I had originally decided to knit this sweater for my grandma's funeral in February. The funeral was back in Minnesota, and I knew it would be cold, and I wanted something both warm and something beautiful to wear. Ingenue seemed to be just the ticket and I had the yarn I wanted to use - Malabrigo Merino Worsted.

I started the sweater just one week before the funeral. And amazingly enough I had all but one sleeve finished before the funeral. I attribute the speed of this sweater to the fact that it's knit top-down, in the round, and with raglan sleeves.

But I was one sleeve short for the funeral. So I didn't wear the sweater, obviously, and sadly I set it aside for a little awhile.

Last week I finished the sleeve. And soaked, and blocked the sweater.

I honestly couldn't be more pleased with this sweater - it was so fast to knit, it fits really well, it looks like it's way more difficult than it was, and it's beautiful. Perfect!

Thursday, March 18, 2010

The Remodeling Project or How I Learned to Relax and Love the Mess

When we had our 2 bedroom 1 bath house on the market this past Fall it didn't sell. It's a cute little house, but 2/1 is a tough niche, and therefore a tough sell. At the beginning of the year we decided to delay our relocation back to Minnesota by a few months and make some changes to the house.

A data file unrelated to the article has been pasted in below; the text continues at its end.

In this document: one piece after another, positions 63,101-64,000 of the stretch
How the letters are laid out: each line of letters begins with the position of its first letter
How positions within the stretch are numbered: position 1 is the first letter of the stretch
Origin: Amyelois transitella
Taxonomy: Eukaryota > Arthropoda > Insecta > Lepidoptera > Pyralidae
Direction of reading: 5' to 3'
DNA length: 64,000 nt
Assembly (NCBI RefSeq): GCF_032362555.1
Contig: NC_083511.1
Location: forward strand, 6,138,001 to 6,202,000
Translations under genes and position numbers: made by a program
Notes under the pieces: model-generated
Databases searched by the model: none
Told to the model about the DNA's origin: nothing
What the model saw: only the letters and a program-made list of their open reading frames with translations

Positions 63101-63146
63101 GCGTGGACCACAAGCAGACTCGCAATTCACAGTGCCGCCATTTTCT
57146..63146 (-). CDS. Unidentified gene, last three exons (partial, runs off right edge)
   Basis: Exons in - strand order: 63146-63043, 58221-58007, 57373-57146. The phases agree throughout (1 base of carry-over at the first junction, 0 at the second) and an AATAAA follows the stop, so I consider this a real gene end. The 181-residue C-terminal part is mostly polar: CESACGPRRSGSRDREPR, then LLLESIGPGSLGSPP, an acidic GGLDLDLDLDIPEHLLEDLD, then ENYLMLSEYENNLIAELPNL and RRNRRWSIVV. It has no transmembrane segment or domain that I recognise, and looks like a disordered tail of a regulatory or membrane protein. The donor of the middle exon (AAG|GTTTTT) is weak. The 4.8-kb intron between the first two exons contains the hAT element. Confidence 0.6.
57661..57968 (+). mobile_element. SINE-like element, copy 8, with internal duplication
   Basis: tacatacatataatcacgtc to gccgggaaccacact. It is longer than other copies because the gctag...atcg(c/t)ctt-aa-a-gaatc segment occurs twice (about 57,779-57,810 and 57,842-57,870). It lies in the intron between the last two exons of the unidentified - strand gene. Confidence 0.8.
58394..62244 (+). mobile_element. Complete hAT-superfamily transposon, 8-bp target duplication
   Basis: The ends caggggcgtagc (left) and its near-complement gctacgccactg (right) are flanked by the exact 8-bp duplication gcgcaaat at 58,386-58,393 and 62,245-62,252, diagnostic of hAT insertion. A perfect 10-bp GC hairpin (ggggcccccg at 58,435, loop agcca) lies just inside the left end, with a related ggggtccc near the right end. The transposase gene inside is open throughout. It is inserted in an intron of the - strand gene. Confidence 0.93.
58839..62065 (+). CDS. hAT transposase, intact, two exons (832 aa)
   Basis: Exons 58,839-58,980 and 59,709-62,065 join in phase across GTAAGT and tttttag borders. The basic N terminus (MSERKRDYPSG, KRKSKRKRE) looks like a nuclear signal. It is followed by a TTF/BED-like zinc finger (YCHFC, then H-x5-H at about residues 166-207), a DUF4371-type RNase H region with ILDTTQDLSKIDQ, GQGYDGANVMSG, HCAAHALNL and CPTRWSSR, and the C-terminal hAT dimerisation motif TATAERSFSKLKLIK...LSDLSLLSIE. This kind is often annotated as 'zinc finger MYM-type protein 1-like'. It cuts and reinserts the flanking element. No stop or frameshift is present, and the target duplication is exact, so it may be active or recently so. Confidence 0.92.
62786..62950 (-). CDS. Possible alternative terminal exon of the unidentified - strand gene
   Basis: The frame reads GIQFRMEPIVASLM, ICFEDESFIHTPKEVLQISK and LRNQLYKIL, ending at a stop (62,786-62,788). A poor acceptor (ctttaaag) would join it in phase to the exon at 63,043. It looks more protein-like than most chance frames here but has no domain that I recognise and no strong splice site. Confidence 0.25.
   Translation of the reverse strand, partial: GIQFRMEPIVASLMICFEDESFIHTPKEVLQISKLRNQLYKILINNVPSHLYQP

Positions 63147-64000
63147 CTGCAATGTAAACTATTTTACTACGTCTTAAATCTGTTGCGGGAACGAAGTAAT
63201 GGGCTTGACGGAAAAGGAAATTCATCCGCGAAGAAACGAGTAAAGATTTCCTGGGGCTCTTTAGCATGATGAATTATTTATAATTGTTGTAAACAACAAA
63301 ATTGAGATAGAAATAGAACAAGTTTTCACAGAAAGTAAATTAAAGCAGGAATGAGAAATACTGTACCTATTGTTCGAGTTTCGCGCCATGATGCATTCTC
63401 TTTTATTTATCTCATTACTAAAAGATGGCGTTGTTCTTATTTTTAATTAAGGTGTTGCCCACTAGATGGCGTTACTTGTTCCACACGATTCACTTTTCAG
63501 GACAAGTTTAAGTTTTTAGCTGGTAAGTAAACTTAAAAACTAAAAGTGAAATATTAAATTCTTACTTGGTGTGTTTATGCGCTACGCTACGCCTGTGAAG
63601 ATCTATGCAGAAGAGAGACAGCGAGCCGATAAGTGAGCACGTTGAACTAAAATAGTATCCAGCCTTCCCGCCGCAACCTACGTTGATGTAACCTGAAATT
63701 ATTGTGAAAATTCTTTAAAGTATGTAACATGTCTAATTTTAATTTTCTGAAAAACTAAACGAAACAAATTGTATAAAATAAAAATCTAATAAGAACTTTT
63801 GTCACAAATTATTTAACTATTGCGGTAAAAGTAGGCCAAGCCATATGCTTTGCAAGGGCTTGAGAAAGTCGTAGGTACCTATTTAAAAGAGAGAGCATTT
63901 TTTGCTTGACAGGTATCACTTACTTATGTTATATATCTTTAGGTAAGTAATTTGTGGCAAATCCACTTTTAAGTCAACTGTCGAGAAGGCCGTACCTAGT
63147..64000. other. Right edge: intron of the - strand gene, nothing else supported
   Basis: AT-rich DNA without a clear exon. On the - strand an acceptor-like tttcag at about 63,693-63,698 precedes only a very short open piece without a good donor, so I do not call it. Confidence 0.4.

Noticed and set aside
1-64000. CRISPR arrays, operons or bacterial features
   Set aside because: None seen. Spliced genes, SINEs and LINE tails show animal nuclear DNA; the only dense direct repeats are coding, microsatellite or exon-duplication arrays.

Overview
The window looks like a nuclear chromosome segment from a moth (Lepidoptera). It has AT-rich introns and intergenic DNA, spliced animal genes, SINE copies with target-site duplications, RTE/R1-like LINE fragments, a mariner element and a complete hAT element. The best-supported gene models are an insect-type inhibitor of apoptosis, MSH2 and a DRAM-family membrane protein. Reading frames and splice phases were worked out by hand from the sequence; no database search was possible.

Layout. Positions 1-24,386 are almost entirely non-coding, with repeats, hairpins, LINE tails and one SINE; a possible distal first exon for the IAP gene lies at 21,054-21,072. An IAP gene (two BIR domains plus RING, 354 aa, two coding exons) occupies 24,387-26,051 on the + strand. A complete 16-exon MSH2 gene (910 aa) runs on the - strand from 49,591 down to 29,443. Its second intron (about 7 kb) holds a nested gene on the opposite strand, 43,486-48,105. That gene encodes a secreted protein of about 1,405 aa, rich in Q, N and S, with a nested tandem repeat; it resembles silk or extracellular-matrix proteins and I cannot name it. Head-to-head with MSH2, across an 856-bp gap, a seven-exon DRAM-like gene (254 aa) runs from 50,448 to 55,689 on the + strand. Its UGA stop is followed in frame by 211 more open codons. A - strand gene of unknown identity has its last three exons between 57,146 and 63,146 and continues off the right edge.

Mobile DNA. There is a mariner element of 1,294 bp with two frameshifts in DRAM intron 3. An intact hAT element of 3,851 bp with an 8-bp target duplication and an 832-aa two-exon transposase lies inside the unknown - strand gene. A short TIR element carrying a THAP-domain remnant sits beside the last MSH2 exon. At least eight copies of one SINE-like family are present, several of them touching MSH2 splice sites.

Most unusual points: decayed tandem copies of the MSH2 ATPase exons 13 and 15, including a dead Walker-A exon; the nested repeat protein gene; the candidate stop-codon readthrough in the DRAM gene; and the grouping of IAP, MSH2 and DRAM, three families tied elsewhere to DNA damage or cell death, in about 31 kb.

We're currently up to our necks in those changes with the intention of putting the house back on the market this Spring. The remodel includes turning an office and laundry room into a bedroom and bathroom, making the house a 3 bedroom 2 bath, and hopefully an easier sell. We're changing the nook in the kitchen which was never really big enough to eat in, into the new laundry room. We're also updating the circa 1950 (but not cute) existing bath, putting new tile down in the kitchen, and painting every room in the house.

I've been taking lots of photos of the work in progress, but mostly they're not that dramatic or interesting to look at. I think photos like these have more effect when you can show both the before and the after. But the after doesn't exist just yet so I'll save the photos for another post.